The Modern Antiquarian. Stone Circles, Ancient Sites, Neolithic Monuments, Ancient Monuments, Prehistoric Sites, Megalithic MysteriesThe Modern Antiquarian

Mynydd y Gelli

Stone Circle


Visited 6.11.10
Now it's not very often I set out on a days 'adventures' with only one target in site but after failing on my last attempt, I was determined to succeed this time. Since it appears to be no longer possible to gain entry to the access road leading up to the former landfill site I decided upon a different tactic.
Once you find the village of Gelli (not as easy as it sounds as the road signs are not as good as they could be) I headed for Bwllfa Farm (as per Burl's advice). It is probably easiest to ask a local for directions as it is a bit of a maze of terraced houses / side roads to navigate. (As an aside I saw my first house with Christmas decorations!!)
Once you have parked, walk up the track that takes you to the farm and you will come to the metal gate which is at the bottom of the farm drive. Immediately to the left of the metal gate is a sort of 'home made' wooden stile (strangely enough I saw two pigs feet at the bottom of the stile!). Climb over the stile and you come onto the road which leads to the landfill site (the same road that the bloke on the gate won't let you up!). Walk up the road and just before you reach the locked gates at the top, you will see a parking bay on your right and a battered public footpath sign. Go up the grass bank and follow the chain link fence (on you left) for about 10 minutes. You will then see a green 'shed like' structure on the other side of the fence. The cairns are a bit further on, over to your right.
I am no expert and it took me quite a while a while to 'get my eye in' and spot what I believe were several of the cairns. They ranged from small ones, about 2 metres in diameter to large ones about 10 metres across. They were all covered in grass/moss and consisted of low mounds with stones sticking out of the surface. Some of the stones were large but most were small. There are a lot of 'natural' stones sticking out of the ground so it is possible that some of what I saw was natural and not a cairn. The ground was very uneven and the grass / brown ferns still fairly high so it was not an easy exercise to locate the cairns. The ring cairn (about 10 metres across) is in the same area but nearer the fence – there were several larger stones in this cairn.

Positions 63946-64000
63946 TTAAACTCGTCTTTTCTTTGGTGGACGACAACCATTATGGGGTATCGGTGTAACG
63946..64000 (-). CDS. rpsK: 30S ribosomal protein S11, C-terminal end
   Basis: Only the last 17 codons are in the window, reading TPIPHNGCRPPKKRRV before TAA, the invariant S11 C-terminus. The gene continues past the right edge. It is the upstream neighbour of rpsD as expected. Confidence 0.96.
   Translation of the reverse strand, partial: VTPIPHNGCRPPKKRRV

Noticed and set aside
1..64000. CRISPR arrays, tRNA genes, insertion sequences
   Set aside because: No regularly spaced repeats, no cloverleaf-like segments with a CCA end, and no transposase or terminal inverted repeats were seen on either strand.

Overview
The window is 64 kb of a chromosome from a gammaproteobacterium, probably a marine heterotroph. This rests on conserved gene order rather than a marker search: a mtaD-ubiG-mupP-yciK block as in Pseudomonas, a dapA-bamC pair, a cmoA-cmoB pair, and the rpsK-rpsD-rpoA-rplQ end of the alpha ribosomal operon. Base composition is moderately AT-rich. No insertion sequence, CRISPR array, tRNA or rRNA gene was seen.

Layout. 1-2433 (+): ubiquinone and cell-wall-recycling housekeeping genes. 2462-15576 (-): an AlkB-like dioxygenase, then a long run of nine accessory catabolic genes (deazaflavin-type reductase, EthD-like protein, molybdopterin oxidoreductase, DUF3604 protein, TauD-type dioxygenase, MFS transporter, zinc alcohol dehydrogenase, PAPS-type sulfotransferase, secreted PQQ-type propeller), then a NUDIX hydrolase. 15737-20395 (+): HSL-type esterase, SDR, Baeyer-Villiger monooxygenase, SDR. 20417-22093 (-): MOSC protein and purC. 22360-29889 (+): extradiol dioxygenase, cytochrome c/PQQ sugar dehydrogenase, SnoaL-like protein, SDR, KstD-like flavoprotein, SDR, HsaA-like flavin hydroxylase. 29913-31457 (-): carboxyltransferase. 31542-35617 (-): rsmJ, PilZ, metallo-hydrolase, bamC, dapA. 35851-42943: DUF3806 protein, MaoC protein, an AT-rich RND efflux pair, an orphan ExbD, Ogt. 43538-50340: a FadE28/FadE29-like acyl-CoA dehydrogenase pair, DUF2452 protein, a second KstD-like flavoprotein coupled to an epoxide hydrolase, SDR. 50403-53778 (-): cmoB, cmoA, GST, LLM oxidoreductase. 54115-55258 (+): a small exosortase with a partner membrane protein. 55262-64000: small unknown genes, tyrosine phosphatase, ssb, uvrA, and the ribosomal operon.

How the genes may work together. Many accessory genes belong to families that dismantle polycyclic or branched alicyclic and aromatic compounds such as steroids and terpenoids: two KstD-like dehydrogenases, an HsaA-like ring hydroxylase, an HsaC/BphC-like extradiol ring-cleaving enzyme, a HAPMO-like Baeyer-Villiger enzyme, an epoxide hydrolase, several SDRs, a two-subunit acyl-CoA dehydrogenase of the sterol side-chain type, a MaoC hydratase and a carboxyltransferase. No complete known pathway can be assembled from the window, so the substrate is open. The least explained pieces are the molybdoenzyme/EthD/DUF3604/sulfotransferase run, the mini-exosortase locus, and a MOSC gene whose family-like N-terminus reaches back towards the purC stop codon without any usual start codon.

From where I parked it took half hour to walk to the site and although I am glad I finally managed to visit –the 'Welsh Stonehenge' in all honesty it is hardly worth the effort. There isn't a great deal to see although there are reasonable views to be had. The highlight for me was spotting what appeared to be a lone standing stone quite close to where the hill starts to shelve off. It is about 20 inches high and triangular in shape. Again, I am no expert so perhaps this was also 'natural'?
One other thing I saw was an obviously recent burial site on top of the mountain. There was a small wooden cross with still freshly cut flowers around it. It made me think that over the thousands of years people were still using this site as a final resting place. Goes to show that some ancient traditions are still maintained? There are certainly worse places you could end up.
Posted by CARL
8th November 2010ce

Comments (0)

You must be logged in to add a comment